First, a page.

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The Saratoga Falcon

The Saratoga Falcon

Senior year vs sports participation: why some are opting out of their seasons

Jex Popov

With spring sports in full swing, some seniors have chosen to sit out their last possible season of participation. The Falcon interviewed three seniors who made this choice.  


Jarrett Singh had been on the swim team since his freshman year, but decided not to rejoin the team for his last year in high school. 

Singh thinks the swim attendance policy is too rigid for him this year, given that he is now a second semester senior.  He wanted to use this  time period to be more relaxed before heading off to college in the fall. 

“[It’s] your second semester and you want to have a lot of fun with your friends, you want to go out all the time,” Singh said. 

Singh notes that while having a social life and participating in a sport are not necessarily separate, participating in a sport as time consuming as swimming makes it more difficult, especially when the same friends do not do the same sport. 

In making his decision, Singh also considered the point of view of the coaches, agreeing that it didn’t make sense for him to join the team if he wouldn’t be able to attend practices. 

“I understand the coaches’ perspective: They want to maintain the standard of the team,” Singh said. “And if all the seniors are gone all the time, what’s the point?”

Additionally, many of Singh’s friends did not choose to participate in swimming this year, another factor that led to Singh leaving the sport. 

While Singh is taking a break from swimming this year, he hopes to continue the sport in college by joining a club team or swimming recreationally. 


Deniz Alaybeyi has been running since she was in elementary school: she participated in track and field all throughout middle school and during her junior year in high school. 

Alaybeyi has been a rower in the Los Gatos Rowing Club since her freshman year, except for the spring semester her junior year when she did track at SHS, running the 1600, 3200 and 800 meters. 

Alaybeyi realized that she had burned herself out both physically and mentally by rowing and did not find herself enjoying the sport she once loved, leading her to take a break from rowing and join track instead. 

“Joining track and telling my [rowing] teammates and coaches that ‘it was something I always wanted to try’ was my excuse to leave the team because I was too embarrassed to just say I was quitting,” Alaybeyi said.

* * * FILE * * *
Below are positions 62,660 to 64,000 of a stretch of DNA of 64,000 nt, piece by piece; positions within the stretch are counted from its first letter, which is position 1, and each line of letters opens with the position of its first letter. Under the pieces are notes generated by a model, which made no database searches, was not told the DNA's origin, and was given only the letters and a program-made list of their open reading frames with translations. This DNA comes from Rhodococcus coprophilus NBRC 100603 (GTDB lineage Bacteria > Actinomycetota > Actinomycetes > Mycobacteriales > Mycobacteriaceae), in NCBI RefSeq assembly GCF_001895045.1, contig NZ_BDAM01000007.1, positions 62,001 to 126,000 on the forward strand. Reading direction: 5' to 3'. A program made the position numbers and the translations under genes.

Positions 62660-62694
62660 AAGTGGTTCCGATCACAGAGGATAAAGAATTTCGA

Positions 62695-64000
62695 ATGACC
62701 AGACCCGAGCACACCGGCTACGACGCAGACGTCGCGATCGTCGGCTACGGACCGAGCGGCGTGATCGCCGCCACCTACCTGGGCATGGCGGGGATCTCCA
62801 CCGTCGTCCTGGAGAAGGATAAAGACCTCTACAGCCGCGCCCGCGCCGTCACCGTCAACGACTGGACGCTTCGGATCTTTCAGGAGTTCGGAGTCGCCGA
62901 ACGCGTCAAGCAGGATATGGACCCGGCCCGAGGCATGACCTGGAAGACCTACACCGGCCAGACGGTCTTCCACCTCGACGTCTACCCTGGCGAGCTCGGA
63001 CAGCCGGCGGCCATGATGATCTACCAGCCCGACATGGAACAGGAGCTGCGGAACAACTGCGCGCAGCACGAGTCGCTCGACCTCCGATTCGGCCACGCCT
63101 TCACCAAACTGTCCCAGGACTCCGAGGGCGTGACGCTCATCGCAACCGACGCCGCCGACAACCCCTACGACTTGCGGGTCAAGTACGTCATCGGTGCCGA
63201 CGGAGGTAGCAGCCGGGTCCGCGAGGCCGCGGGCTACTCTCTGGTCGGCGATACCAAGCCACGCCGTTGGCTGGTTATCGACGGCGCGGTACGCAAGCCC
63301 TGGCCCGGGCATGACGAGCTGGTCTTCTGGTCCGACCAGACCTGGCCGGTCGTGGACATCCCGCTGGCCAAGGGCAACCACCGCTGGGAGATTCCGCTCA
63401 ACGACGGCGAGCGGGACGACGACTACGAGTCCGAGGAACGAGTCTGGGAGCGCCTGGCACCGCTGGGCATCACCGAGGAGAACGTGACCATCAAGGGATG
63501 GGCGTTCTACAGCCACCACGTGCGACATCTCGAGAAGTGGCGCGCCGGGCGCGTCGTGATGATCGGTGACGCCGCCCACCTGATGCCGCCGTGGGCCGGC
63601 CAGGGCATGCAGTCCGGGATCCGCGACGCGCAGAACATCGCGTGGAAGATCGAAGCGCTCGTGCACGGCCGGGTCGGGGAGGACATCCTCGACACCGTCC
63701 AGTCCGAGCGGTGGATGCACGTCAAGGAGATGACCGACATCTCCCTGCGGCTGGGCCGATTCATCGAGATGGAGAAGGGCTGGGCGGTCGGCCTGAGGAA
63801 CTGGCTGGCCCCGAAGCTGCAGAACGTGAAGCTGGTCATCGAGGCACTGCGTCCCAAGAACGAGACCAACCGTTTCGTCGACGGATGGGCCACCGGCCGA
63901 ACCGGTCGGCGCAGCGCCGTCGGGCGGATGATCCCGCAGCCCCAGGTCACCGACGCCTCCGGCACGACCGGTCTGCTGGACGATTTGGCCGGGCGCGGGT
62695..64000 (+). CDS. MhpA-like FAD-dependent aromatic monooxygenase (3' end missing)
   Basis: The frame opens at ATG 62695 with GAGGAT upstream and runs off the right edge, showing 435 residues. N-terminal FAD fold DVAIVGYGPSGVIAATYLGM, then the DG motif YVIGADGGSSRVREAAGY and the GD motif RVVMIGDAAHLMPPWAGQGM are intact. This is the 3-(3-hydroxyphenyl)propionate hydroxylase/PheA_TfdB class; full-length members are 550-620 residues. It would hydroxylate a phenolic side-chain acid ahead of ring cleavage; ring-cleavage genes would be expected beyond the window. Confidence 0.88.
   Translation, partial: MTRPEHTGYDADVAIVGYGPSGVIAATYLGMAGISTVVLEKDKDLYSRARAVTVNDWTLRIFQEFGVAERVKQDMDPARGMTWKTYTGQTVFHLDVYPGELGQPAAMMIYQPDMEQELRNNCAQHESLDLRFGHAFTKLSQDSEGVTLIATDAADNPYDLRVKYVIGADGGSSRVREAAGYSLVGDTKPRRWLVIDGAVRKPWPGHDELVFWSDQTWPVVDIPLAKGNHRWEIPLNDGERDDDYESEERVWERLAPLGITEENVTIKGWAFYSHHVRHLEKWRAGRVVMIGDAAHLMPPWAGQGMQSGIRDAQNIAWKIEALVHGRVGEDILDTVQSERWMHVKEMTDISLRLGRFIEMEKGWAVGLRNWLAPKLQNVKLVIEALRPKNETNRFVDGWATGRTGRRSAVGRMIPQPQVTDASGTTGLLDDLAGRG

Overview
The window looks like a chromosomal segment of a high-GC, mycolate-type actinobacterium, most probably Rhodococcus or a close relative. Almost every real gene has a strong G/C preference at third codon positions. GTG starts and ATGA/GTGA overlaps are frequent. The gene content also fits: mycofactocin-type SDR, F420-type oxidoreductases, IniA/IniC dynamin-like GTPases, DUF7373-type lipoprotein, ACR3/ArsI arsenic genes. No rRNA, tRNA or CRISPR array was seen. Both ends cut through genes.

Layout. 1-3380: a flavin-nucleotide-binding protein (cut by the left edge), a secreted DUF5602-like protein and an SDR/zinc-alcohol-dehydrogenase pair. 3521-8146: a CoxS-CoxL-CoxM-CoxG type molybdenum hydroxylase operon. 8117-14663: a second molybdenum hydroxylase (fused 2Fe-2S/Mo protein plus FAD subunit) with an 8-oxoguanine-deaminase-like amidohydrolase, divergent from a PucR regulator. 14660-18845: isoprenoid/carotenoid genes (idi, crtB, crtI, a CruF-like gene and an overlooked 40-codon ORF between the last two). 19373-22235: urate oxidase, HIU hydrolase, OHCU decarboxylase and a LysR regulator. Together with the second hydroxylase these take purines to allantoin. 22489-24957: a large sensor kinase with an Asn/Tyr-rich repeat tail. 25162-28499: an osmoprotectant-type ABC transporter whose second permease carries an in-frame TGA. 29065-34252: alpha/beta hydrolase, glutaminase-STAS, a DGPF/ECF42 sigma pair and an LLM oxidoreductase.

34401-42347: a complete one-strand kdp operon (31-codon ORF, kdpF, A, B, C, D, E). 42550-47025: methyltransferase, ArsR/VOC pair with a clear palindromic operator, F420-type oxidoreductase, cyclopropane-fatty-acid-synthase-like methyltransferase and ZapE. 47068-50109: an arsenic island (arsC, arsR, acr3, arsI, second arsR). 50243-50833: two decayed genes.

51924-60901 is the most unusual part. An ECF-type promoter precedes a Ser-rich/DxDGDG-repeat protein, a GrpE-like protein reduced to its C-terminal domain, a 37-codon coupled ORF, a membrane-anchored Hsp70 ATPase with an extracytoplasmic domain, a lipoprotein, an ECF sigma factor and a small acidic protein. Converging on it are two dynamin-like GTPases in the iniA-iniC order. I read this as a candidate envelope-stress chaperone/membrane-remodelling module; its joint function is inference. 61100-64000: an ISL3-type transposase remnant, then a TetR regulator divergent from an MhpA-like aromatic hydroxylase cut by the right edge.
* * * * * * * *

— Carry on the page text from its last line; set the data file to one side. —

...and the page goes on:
Though Alaybeyi decided to go back to rowing after one season of track, she doesn’t regret her decision of joining the team, even if it was just for a few  months. 

“I ended up really enjoying track and was happy with my decision,” Alaybeyi said. 

Through track, Alaybeyi was able to realize how much she missed rowing. 

“Taking a break from rowing made me realize that I really do have a passion for the sport and I wanted to continue doing it in college,” she said.

Though Deniz had concluded her track and field career at Saratoga, she remains grateful for her experiences and cherishes memories she won’t forget for a long time.

“My favorite memories were definitely the Saturday morning runs and getting breakfast with my friends afterwards,” Alaybeyi said. “I will miss my friends and the sense of community I shared with the team.”

As for her future with running, Alaybeyi still runs recreationally. 

And as for rowing, Alaybeyi will be walking onto the team at Boston University, a D1 school for rowing, in the fall, where she will continue her rowing career. Alaybeyi plans to study neuroscience on the pre-med track.


Senior Nathan Lee has been playing baseball since he was 8 years old, from farm ball, a division of baseball meant for younger kids who are just starting to play, to competitive ball, the division for more dedicated athletes looking to play in college or professionally, outside of school. However, he has since retired from the sport this year, instead focusing his time on other areas. 

Lee discussed how baseball was a huge commitment for him. Though he was very committed to the sport in previous years, as his priorities and aspirations for the future shifts, so does his use of time. 

“I’m going to study nursing in college,” Lee said. “And there’s other things like volunteering that I want to get done [before college].”

In the fall, Lee will be attending Cal Baptist University (CBU).

Lee is currently volunteering at Imagine Daycare, Christian daycare where toddlers and preschoolers can learn basic life skills needed for elementary school and beyond. 

Lee was inspired to volunteer at Imagine Daycare for two reasons: First, he wanted to obtain volunteer hours he could use to improve his resume in order to apply to CBU’s nursing program. But more importantly, Lee looks up to the man who runs the preschool. 

“He has shown me a lot of kindness and love,” says Lee. “I want to help him and his wife with their work.”

As for his future plans with baseball, Lee does not plan on playing in college. 


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